Do you see pollution in the Beverley Brook and want to do something about it? Did you know that misconnected household plumbing is sending sewage water straight into our precious waterways?
Rivers should be healthy spaces for wildlife and places people can enjoy, but they are plagued by pollution – some of it coming straight from our homes.
This spring, you can become a citizen scientist and help us identify, map and assess polluted outfalls along the river, which rises in Cuddington Park, Stoneleigh, and passes through New Malden, Wimbledon Common and Richmond Park. This is all in partnership with Zoological Society of London (ZSL) for the latest round of their Outfall Safari programme.
Solving the problem of misconnections
Our drainage network is serviced by two systems. One collects rainwater and flows directly into rivers. The other takes foul wastewater from buildings to sewage treatment works to be cleaned first.
When appliances such as washing machines, sinks or toilets are incorrectly connected into the rainwater drainage system, this pollution spills directly into rivers. Signs of these plumbing misconnections can be as obvious as detergents or waste from toilets appearing in the water. These misconnections can become a chronic source of pollution with serious impacts on water quality and wildlife.
In 2016, ZSL created a method to survey London’s rivers to identify and report polluting drains. Before then, the scale of the issue was completely unknown. Now the method is used nationwide.
The results from volunteer surveys are reported via an App to the Environment Agency and Thames Water. The water company then addresses the misconnected plumbing with property owners or local councils.
What difference has it made?
Outfall Safaris on the Beverley Brook were last conducted in 2019. Then, 57 out of 196 drains (29%) were found to be spilling pollution into the nine miles of river which includes the East Pyl and Pyl Brook tributaries.
Emma Broadbent, Volunteer and Engagement Officer at the South East Rivers Trust, said: “We’re excited to be focusing on the Beverley Brook, because last time our volunteers surveyed the river they found a high number of polluting outfalls. We are eager to find out what the situation is now, five years on.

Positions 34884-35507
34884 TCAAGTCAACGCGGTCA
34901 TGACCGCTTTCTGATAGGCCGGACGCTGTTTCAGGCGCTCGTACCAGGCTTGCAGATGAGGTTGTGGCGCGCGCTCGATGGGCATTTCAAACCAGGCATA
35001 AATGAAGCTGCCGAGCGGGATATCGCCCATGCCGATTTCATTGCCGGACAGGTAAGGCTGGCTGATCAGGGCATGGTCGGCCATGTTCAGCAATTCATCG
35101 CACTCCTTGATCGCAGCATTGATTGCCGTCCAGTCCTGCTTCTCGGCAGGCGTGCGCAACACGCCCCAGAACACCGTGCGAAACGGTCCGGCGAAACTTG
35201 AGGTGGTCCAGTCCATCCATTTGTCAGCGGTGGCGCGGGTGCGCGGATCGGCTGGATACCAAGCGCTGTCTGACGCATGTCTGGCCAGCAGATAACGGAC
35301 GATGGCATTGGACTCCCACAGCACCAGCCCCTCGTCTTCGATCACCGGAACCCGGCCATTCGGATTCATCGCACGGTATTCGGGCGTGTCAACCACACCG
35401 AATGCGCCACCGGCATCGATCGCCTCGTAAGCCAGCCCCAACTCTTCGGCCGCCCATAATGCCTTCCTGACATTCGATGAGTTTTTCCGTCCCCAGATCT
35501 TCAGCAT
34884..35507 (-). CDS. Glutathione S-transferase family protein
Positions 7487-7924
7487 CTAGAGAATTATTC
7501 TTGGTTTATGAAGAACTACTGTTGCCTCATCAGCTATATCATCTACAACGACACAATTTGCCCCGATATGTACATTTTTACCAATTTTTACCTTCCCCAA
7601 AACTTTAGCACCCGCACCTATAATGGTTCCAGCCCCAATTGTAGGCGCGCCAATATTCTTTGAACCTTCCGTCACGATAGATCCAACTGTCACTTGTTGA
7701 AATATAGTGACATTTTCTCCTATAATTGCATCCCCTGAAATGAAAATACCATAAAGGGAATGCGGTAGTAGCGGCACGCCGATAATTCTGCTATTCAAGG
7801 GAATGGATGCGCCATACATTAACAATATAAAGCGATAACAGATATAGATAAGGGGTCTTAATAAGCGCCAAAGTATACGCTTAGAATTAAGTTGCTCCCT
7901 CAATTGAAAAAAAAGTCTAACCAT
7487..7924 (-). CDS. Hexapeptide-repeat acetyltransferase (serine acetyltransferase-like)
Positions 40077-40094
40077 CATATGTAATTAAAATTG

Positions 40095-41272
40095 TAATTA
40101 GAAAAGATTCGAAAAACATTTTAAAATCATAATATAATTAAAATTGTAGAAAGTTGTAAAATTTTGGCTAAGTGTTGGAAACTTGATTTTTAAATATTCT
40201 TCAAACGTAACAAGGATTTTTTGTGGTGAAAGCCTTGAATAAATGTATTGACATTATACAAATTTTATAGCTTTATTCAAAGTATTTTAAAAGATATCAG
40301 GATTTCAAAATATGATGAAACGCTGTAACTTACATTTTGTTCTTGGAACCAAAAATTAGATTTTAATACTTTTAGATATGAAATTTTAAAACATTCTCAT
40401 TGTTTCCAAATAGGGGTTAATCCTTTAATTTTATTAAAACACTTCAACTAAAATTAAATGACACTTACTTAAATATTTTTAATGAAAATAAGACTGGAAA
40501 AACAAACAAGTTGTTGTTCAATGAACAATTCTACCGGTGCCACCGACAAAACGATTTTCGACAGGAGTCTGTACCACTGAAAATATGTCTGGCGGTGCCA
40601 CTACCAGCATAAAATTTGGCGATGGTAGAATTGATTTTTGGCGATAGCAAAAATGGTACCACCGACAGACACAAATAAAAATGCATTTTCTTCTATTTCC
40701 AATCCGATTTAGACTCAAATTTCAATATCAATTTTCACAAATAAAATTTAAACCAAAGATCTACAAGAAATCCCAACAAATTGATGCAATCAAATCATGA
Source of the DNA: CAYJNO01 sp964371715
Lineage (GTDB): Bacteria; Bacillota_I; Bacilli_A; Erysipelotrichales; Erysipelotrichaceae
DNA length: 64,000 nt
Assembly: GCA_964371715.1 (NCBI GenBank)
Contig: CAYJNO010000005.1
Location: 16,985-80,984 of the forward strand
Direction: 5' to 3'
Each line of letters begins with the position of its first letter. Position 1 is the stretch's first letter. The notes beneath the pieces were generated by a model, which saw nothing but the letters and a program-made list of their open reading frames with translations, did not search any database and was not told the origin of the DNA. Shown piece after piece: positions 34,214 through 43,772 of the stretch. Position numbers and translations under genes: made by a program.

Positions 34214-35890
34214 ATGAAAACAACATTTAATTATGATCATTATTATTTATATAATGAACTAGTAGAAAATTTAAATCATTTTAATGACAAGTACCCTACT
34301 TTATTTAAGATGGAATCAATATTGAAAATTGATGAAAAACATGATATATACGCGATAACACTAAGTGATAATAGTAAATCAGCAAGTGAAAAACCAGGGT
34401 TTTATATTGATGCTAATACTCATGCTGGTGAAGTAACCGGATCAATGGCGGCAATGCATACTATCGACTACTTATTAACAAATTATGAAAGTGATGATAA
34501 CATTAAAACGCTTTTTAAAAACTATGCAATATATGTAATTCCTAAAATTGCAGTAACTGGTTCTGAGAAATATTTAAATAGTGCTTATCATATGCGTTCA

“We know from the work on other rivers that Outfall Safaris really work. Last year, we surveyed the Wandle, finding just nine polluting outfalls from 135 drains, compared to 2019 when we found 16 that were polluting the river. Signing up to take part is a valuable way for any river lover to make a difference.”
During training, participants will gain an overview of water quality issues in the catchment, learn how outfalls become polluted and will be given full instructions on how to assess them and report them via bankside surveys. There is no need to enter the water.
How do you get involved?
Training takes place on Wednesday 20th March from 1.30pm to 3.30pm at Worcester Park Library, Stone Place, Windsor Road, Worcester Park, KT4 8ES. Sign up here.
Participants must be aged 18 or over, attend the training in person and be able to commit to carrying out the Outfall Safaris in March and April. Specifically, you will need to be able to conduct surveys during dry periods, at least 48 hours after wet weather. This is to ensure any pollution is not masked or diluted by rainwater drainage.
Across London and the South East of England, Thames Water, ZSL and local volunteers have prevented 4,243 misconnected appliances from polluting watercourses: 23% of them were washing machines and 21% kitchen sinks.
If you have further questions email Sam Facey, ZSL’s training co-ordinator.